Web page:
When Apocalypse awakens, like Ivan Ooze did in Mighty Morphin Power Rangers: The Movie, he finds he missed the Black Plague, the Spanish Inquisition, and the Brady Bunch Reunion. Like Ivan Ooze, he finds the modern world wanting, and decides to destroy it, so he can rule it, or something. Apocalypse's logic is hazy and he's not much more than a collection of villainous platitudes. Unlike Ivan Ooze, Apocalypse isn't funny and he isn't much for idle chatter when he recruits his helpers, the Four Horsemen, who are Magneto, Storm, the metal-winged Angel (Ben Hardy), and the ridiculously hot Psylocke (Olivia Munn), who makes purple telekinetic swords and whips. To work for Apocalypse means a lot of standing around and not saying anything, hence the Horsemen turn out to be as dull and uninspiring as their leader. Apocalypse steals the world's nuclear missiles, thousands of them, and strands them all in space; an idea Superman (Christopher Reeve) wouldn't have until 1987 in Superman IV. But mainly, Apocalypse just wants to kill everyone. He's cool with the strongest mutants surviving. If any of this sounds like a good idea or not to Storm, Psylocke, Magneto, or Angel, they don't vocalize it. Turns out Apocalypse, with his ill-defined mutant powers of teleportation and making walls consume people like they're frozen in carbonite, is the shits as a world conqueror. What Apocalypse is great at, however, is designing super villain costumes. He personally gifts his Horsemen with new duds, and they all look smashing (especially Psylocke). Apocalypse could have been the mutant Tom Ford, but alas, he thinks too small.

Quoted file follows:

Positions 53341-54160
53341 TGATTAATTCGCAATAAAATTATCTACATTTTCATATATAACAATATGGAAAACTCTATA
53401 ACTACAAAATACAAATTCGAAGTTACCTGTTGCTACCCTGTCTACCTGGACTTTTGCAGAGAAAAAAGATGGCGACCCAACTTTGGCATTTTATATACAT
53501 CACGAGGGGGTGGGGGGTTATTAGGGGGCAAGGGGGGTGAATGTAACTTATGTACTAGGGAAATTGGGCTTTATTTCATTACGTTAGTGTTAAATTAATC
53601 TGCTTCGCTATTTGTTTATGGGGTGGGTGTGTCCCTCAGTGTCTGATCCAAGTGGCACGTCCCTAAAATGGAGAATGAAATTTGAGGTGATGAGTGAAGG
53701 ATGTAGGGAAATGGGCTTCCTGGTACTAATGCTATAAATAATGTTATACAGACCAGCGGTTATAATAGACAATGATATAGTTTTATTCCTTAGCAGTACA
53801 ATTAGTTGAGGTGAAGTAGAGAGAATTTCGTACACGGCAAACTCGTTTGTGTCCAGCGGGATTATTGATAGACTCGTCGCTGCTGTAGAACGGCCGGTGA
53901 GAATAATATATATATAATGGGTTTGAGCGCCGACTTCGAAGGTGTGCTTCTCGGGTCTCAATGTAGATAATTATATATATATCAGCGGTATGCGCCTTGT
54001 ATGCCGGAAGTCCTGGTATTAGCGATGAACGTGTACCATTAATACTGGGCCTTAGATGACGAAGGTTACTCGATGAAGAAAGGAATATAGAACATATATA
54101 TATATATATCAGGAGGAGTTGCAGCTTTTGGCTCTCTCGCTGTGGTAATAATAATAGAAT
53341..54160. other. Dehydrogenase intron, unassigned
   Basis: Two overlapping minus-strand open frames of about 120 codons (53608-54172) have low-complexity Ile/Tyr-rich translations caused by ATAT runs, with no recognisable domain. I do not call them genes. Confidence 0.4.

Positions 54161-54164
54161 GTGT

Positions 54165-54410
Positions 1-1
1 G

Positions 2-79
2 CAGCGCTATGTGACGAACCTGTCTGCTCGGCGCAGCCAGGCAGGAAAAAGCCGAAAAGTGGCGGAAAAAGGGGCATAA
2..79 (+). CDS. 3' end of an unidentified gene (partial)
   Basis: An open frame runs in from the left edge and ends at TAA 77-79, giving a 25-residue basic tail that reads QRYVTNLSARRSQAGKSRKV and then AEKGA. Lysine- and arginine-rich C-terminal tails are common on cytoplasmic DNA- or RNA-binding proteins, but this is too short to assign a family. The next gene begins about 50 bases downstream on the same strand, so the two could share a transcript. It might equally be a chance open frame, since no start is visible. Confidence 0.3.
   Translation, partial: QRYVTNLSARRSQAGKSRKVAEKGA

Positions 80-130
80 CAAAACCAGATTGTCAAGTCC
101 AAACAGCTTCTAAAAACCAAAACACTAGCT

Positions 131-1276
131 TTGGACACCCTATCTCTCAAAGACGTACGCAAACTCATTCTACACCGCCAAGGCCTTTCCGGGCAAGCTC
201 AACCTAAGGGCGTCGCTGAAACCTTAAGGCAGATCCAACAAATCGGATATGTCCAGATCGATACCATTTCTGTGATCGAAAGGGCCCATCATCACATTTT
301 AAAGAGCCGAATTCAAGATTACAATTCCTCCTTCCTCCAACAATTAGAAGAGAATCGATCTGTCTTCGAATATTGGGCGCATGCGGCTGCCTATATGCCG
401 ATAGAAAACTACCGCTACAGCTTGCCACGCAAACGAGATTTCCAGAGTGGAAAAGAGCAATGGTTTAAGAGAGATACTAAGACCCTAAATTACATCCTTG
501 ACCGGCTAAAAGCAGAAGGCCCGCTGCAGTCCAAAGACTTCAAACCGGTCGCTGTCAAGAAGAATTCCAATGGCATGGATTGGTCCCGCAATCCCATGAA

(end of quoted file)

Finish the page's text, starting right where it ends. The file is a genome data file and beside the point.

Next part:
Like the Johnny Appleseed of mutants, Magneto has been spreading his seed around, not just fathering Quicksilver (Evan Peters), who, like in Days of Future Past, steals the show with his speed but in a sequence that is somehow both more elaborate and perfunctory, but also having a new family in Poland, where he works in a steel mill. Having gone completely apeshit in 1963 and 1973, Magneto is right on schedule with his homicidal tantrums when he is discovered by local authorities who murder his family. Once more, an X-Men movie becomes about saving Erik's soul, and saving the world from scary Erik, until Charles is able to remind Erik of their bromance and he finally calms down. So Erik's good for another decade, all pals with Charles and Mystique again at the conclusion of Apocalypse until his next inevitable meltdown in 1993. As for Charles, perhaps the strangest choice in Apocalypse turns out to be the secret origin of how Xavier loses his hair: Apocalypse trying to transfer his consciousness into the world's most powerful psychic somehow snatched Xavier's edges bald. Did Apocalypse realize if he'd succeeded, he'd have been in the body of a paraplegic? No matter, he's probably got a mutant power for that.